The following question and response is from an interesting website The Exercist, which is a site focusing on health and body positivity, and strives to myth bust within the fitness community……….
Question from a teenage girl:
Why is a thigh gap attractive? Why is being sickly skinny hot? What is wrong with society, making every one of us teenage girls think that to be beautiful, we must starve ourselves. Some of us aren’t even built to have a god damn thigh gap or have our ribs poking out.
What happened to hot women with curves, not angles?
Please remember that a woman can have a thigh gap without starving herself or being “sickly.” Everyone is built differently – Some people are healthy at a lower weight with wide set hips, while others are healthy at a higher weight with narrow set hips. There is no reason to insult or demean one body type in order to praise another.
There are certainly a lot of problems with the way that society currently promotes one “ideal” body type for women, forcing many people to hurt themselves in an effort to attain that form of beauty. But when preaching for body acceptance and body positive thinking, it’s important to remember that the “ideal” isn’t just a mystical concept – Some people look like that and that’s cool too.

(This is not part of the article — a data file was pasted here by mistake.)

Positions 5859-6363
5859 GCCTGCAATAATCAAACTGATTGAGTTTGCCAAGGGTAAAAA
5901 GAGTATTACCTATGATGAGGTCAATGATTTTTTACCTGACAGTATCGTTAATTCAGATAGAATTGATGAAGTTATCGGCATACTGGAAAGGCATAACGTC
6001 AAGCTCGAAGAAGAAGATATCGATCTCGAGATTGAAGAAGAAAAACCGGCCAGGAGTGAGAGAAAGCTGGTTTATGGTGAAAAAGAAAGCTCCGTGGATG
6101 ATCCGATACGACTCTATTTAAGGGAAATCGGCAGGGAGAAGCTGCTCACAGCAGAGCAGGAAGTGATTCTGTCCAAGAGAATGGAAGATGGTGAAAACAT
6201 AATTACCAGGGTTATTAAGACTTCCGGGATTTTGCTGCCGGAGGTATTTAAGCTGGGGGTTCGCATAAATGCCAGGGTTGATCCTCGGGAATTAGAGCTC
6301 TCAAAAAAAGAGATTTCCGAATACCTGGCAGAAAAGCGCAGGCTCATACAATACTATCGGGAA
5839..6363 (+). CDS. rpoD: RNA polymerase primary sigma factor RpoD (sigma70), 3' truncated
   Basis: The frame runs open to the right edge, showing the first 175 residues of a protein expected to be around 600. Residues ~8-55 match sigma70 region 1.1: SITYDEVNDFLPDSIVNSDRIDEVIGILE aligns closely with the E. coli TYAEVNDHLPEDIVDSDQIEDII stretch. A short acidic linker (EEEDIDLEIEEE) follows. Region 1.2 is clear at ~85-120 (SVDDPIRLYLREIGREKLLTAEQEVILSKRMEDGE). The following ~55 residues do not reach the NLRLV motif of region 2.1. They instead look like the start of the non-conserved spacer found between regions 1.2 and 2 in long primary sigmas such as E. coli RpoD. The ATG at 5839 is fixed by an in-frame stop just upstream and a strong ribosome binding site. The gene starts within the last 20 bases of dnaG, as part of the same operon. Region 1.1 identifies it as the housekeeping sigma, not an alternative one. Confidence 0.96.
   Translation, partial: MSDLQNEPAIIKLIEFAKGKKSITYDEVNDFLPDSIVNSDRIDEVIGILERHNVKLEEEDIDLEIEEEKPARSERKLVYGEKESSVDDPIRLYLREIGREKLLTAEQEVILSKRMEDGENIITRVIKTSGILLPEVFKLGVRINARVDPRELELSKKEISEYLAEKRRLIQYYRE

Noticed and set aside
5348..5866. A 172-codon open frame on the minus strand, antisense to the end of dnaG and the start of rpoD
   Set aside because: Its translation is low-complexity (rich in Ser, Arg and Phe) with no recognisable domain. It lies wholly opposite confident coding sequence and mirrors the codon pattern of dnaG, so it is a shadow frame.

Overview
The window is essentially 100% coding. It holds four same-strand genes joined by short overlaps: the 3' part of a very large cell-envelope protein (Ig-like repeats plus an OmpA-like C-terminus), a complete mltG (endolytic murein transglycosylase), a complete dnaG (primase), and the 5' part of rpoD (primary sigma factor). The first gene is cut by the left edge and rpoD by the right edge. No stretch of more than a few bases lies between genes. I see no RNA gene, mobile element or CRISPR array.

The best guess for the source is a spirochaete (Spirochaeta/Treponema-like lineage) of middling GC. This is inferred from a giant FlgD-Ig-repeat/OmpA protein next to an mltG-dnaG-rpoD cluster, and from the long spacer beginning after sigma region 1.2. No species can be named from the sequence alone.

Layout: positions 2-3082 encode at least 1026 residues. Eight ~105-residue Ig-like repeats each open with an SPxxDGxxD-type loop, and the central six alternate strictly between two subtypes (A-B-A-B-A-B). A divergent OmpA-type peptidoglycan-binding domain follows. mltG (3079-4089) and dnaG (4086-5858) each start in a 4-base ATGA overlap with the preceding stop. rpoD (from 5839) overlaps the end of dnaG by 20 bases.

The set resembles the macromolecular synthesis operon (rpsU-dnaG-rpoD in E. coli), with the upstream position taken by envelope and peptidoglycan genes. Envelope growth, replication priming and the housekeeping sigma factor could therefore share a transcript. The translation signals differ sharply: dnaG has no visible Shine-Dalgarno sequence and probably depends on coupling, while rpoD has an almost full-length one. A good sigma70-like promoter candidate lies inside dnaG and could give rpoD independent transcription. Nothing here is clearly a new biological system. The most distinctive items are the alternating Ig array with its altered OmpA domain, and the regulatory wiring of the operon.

Women can have curves, angles and everything in between.
I fully understand that people can be perfectly healthy and have a thigh gap… Or “sickly skinny”.
But my point is to be happy with WHO YOU ARE.
Not to feel pressured into being skinny or unhealthy. Or a thigh gap.
That’s an awesome mentality to take on – Being happy with who you are is a huge step forward in self-love.
Just be careful with the sort of language that you use – When discussing different body types, it’s important not to associate negative terms and descriptions with certain characteristics. Inherently linking “sickly” with “skinny” is a problem, for example, as is making unfavorable implications about “angles” and “ribs poking out.” Keep in mind that these are not necessarily bad things.
It’s the idealization of thinness that presents a problem, not the body types and physical characteristics themselves.